As I look at the high quality of models available at all price levels, I am tempted to ask if this is a golden age and if standards have now reached a peak at each price point? Why do I think that this might be the case? Firstly, production in China and shipping costs have been rising steadily while the wage levels of most collectors have risen more slowly, or not at all. Secondly, the number of mainstream collectors is continuing to shrink and those reaching retirement now in the USA and UK tend to have reduced disposable pension income, compared with previous generations. And finally I think we are close the limits of the quality of products we can produce using the technology we have. 3D printing might reduce some labour costs but I doubt if it will increase model quality greatly. What do you think? Why not let us know your opinion here at MAR Online?

Another event in the final quarter of the year is the bill to renew the hosting of our website. We have already had a generous contribution from one regular reader and contributions of even small amounts from others will help make sure that MAR Online can continue to offer a free to access website.

We welcome your comments and questions.   Please go to our Model Auto Review Facebook page,  or email us at maronlineeditor at

Buyers Beware

By Maz Woolley

Dan Blake at John Ayrey Die-Casts Ltd here in the UK has informed us that there has been  break in at their new premises and the models listed below have been stolen. If anyone is offered any of these models at a knocked down price or in unusual circumstances please email to let him know.

B-T Models BTO B208B Bristol MW6G – Crosville (Groeslon) EMG421 1:76
Corgi COR 46613OM New Routemaster 9 Hammersmith Corgi60 1:76
Cult CUL CML007-1 Jaguar XJR XJ40 1990 – Red Metallic 1:18
Triple 9 Models TRN 1800130 Ford Escort RS2000 Mk1 1974 – White/Blue 1:18
Triple 9 Models TRN 1800131 Ford Escort RS 1600 MKI #19 MC72 Makinen 1:18

We welcome your comments and questions.   Please go to our Model Auto Review Facebook page,  or email us at maronlineeditor at

Editorial September 2016

The gremlins got into our web host’s database systems recently, so that we were unable to post new articles for several days. Our apologies if you tried to browse the site and found that it was unusably slow. On the bright side, they now seem to have sorted things out, and the web site seems to be more responsive now. Hopefully this was a one-off issue.

We are now in the last quarter of 2016, and models announced earlier this year are now steadily shipping. One example is the latest 1:43 scale Rolls-Royce Phantom V from Oxford Diecast which was well worth waiting for, and which will feature in a posting on this site shortly. Corgi’s best sellers seem to be the re-released Thunderbird models. The 60th anniversary cars being sold at a lower price seem to be selling well now too. 1:24 scale has always had a following in the USA, but quite a few models in this scale seem to be making their way onto the market in the UK and Europe at the moment. The models are of cars already available in many scales like the ubiquitous VW Beetle, and most are finished with limited detailing, and feature opening parts. Perhaps their size gives them a greater appeal to the general market? I doubt that many collectors will start collecting in this scale, except for people who collect specific themes. Perhaps this scale will take the place of those “cheap” 1:18 scale models which seem to be less in evidence recently. 1:18 scale seems to be alive and well, but firms such as Minichamps, GT Spirit, OTTO, Paragon and others are making high-standard models which are being offered at premium prices. The small 1:43 resin and white metal specialists continue to produce many new models each month but in small runs, and with few opportunities to re-use masters for re-colours in many cases, so a lot of development work has to be spread over few models, hence the steadily rising prices.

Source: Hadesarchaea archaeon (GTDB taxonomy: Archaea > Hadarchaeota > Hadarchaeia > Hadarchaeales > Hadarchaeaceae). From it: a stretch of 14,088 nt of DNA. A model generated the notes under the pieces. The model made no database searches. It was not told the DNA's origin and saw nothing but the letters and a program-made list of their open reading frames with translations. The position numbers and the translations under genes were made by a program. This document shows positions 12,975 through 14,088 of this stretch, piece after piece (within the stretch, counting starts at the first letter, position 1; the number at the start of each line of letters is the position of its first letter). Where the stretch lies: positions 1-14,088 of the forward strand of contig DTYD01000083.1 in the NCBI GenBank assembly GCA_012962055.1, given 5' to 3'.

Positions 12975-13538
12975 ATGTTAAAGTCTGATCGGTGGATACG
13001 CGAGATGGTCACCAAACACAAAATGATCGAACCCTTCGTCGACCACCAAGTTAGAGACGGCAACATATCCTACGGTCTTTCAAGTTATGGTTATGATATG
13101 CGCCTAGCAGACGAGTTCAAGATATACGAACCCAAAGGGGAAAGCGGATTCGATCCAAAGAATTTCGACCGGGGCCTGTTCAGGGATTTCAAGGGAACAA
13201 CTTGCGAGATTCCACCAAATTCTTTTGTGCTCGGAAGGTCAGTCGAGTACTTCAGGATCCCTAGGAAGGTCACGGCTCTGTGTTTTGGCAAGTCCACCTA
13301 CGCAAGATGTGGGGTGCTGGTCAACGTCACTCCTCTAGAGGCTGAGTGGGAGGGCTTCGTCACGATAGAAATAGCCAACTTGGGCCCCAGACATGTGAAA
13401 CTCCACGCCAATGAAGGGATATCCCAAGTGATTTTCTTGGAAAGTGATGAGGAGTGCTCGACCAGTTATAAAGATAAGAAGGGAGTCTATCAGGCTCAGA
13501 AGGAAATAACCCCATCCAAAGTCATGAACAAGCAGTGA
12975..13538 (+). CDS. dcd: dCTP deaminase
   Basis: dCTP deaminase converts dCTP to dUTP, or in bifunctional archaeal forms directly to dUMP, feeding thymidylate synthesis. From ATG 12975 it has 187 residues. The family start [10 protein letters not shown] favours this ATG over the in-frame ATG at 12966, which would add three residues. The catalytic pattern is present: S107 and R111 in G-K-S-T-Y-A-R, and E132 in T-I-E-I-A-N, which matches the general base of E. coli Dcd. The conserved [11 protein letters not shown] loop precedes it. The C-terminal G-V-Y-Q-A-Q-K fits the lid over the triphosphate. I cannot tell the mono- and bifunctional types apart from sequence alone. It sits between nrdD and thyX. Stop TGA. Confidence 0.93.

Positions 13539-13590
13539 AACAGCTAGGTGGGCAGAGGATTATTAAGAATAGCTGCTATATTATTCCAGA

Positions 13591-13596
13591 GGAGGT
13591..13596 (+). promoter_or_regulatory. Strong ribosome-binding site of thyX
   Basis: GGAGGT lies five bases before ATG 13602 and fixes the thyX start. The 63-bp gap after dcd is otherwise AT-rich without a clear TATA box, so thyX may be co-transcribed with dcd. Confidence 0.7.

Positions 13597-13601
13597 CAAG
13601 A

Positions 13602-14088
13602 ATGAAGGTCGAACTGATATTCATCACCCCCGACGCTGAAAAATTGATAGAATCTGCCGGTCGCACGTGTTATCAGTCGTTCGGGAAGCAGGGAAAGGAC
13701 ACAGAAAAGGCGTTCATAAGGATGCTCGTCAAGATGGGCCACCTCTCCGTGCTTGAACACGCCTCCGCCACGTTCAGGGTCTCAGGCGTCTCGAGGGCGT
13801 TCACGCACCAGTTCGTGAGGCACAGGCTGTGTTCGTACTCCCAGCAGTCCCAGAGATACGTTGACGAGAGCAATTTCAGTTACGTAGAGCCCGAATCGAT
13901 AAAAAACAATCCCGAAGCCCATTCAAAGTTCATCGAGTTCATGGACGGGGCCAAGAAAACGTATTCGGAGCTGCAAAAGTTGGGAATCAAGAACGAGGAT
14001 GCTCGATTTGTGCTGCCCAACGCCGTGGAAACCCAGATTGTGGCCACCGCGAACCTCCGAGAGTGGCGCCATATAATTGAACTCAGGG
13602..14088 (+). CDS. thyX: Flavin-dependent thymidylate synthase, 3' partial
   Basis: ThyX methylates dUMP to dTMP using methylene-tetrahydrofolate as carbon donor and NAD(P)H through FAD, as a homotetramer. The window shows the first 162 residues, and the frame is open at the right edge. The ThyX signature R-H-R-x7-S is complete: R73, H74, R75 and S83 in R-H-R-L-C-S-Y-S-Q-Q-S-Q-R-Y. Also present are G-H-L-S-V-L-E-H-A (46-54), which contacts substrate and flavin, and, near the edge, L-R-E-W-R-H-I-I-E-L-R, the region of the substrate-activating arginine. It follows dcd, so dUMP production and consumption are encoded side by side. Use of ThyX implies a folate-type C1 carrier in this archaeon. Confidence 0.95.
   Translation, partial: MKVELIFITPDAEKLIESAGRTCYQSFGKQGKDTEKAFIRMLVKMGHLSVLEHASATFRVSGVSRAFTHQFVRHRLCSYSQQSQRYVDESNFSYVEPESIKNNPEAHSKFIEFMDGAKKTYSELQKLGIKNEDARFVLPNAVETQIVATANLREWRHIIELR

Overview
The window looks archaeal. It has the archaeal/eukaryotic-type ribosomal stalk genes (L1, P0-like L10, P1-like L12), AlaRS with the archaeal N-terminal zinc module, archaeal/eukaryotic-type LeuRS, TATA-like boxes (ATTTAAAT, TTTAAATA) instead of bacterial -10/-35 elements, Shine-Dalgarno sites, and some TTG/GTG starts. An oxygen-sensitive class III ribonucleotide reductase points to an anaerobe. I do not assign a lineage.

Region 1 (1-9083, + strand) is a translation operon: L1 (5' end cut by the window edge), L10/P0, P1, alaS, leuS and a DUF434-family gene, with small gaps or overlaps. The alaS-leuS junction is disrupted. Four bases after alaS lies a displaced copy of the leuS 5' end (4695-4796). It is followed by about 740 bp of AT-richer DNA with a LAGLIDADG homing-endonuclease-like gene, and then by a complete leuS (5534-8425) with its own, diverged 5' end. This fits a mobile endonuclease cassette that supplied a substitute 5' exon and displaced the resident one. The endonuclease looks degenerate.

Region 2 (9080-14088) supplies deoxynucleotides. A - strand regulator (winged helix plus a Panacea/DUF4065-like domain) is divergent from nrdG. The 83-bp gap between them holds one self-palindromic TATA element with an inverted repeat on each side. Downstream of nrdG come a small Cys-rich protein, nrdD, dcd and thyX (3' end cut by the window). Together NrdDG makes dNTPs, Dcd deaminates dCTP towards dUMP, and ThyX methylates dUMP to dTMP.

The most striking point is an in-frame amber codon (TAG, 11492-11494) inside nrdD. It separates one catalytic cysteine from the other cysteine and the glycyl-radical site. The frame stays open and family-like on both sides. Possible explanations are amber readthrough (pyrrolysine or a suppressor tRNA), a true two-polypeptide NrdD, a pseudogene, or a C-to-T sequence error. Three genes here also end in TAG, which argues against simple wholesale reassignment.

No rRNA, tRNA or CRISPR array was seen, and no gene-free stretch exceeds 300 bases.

I have speculated in the past about whether the sales of partworks and subscription series would decrease as all the obvious topics have been covered. But right now, as one collection closes another vehicle related collection seems to start. There are indications, however, that the UK Atlas Dinky series may not have sufficient subscribers remaining to fund the production of replicas of UK-produced Dinky toys. The latest models released have all been from Dinky France and based on castings already seen in the Continental Dinky Series, so one wonders whether we will see any more “Binns Road” castings. Over on the continent Atlas have launched a Mercedes-Benz series similar to the Jaguar series released in the UK, and they continue with their series of replicas of later Dinky Toys with opening features. The run up to Christmas is traditionally the time that collections aimed at the general public are launched, so we look forward to seeing what is launched this year.

I would like to thank our contributors for their articles and encourage you all to contribute to MAROnline and share your collecting interests with all our readers. Do not worry if you cannot produce a fully finished article, or if you find writing in English difficult; we will always edit your article before posting it. We would be particularly interested in hearing from those of you who collect models in one of the areas we do not regularly cover, such as agricultural equipment, fire appliances, construction equipment, or buses and coaches .

We welcome your comments and questions.   Please go to our Model Auto Review Facebook page.

HobbyDB’s Database Hits New Milestone – 200,000 Collectibles!

by Karl Schnelle